Dissenting Designer Dissed
Noted designer Andy Rutledge went off the reservation, dared to imagine a redesign of the USA.gov website under an Obama administration, and discovered the true meaning of dissent: The Design of (the wrong sort of) Dissent.
I often read about and hear about how designers must have the courage to speak truth to power and how political dissent is one pillar of patriotism. These are tenets I firmly believe in, by the way. But I also find laughable the way many designers think they’re speaking truth to power by creating or showcasing design examples of Leftist political dissent, in books, in magazines, and on personal websites and blogs. I’m struck by the vacuity of how anyone in the design community can believe it takes courage to do these things when there is zero chance of suffering any negative consequences for doing so.
Not a single designer who expresses Leftist political dissent is in danger of anything more than trumpeted support from his peers because of it. No designer who expresses Leftist political dissent is in any danger of being ostracized by the members or administration of any design organization, or by fellow students, or by design school professors. In fact most designers I know work to ensure that they live with, work with, go to school with, and interact with no one but other Leftists. Social fetish and safety in numbers are principles that designers seem to learn before anything else.
So tell me again: in what way is Leftist design dissent courageous? And how is it in any way speaking truth to power? It’s not. It’s simply the cliché repetition of mantra to the in-crowd. Courage plays no part in it. A designer who creates a Left-centric, anti-conservative design message is doing nothing more than the requisite ritual of euphemistically “donning the uniform” to show the rest of the designers, “see, I’m just like all of you!” Courageous? Hardly.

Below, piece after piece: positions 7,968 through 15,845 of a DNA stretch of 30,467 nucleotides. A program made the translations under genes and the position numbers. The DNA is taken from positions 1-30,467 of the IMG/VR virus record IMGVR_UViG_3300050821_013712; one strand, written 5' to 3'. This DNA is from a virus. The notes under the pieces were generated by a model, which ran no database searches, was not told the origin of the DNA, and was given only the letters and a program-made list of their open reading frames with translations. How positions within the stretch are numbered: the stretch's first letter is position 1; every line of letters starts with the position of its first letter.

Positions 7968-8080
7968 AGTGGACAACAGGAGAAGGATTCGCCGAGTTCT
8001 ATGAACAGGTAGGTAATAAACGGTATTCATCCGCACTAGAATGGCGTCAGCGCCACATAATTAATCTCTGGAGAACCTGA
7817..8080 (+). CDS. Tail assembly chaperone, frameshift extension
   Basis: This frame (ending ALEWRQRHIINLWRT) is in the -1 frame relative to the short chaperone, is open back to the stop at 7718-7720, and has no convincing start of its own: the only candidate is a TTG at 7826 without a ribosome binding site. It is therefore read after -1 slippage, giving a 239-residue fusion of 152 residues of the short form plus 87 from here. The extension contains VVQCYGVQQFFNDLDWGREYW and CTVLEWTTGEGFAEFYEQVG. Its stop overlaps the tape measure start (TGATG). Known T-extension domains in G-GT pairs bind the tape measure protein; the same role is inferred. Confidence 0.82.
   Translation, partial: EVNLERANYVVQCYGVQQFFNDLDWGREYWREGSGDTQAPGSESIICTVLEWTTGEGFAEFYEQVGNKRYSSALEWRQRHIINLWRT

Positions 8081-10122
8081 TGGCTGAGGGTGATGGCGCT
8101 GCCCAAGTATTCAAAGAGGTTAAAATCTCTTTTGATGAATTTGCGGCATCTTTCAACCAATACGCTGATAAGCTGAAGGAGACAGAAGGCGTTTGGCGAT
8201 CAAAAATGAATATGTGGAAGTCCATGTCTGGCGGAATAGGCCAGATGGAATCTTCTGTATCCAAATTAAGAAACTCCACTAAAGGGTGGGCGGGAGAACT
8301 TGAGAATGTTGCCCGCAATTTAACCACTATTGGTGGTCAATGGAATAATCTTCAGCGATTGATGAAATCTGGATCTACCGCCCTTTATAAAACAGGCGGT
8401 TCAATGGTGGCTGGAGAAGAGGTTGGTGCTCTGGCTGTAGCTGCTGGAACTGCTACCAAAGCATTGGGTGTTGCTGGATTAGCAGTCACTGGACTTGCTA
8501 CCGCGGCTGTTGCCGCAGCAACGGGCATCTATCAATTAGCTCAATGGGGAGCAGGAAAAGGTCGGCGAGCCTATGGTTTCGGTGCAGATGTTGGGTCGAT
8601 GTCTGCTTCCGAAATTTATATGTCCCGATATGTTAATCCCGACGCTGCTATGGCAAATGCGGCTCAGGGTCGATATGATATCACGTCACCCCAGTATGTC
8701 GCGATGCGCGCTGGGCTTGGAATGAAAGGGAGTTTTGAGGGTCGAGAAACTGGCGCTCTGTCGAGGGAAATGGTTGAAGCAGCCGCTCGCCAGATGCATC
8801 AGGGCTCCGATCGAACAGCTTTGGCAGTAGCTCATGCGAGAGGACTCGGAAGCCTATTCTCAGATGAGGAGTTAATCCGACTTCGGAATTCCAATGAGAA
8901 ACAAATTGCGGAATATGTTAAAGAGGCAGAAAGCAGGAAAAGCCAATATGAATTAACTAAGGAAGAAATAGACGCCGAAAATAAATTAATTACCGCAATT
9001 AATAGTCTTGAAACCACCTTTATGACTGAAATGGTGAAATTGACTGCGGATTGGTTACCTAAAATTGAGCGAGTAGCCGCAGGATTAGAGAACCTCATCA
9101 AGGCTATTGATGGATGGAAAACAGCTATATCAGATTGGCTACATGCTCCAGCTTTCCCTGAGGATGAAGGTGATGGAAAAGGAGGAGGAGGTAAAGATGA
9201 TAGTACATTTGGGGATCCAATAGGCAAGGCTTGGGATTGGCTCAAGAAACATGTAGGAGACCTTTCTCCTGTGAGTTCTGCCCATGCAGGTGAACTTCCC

What a designer must not do, apparently, is put forth dissent that runs counter to the majority opinion. Dissent, it seems, is only valid and admirable as such when it’s associated with what everyone else is doing. Today’s courageous designer is the one who goes with the flow and follows the pack. Fall out of lock-step, however, and you’re no longer a courageous dissenter, you’re just an asshole (or worse).
Leftist designers have been “dissenting” in the safe cocoon of their monochrome clique for so long that they’ve apparently forgotten what dissent is.
Last month I and many others were treated to an interesting lesson about design dissent and about how designers offer-up and regard criticism. We learned that the idea that designers respect and value dissent is a false one. We learned that the idea of political dissent being the duty of a designer-citizen is a fallacy. The vast majority of designers apparently do not hold with these supposedly foundational ideals. No, in a striking example of hypocrisy, the majority of the design community apparently holds far more strongly to the idea that dissenting views must be squashed and criticized in the foulest manner possible.
Welcome to my world, Andy.
(Hat tip: Art Rogue.)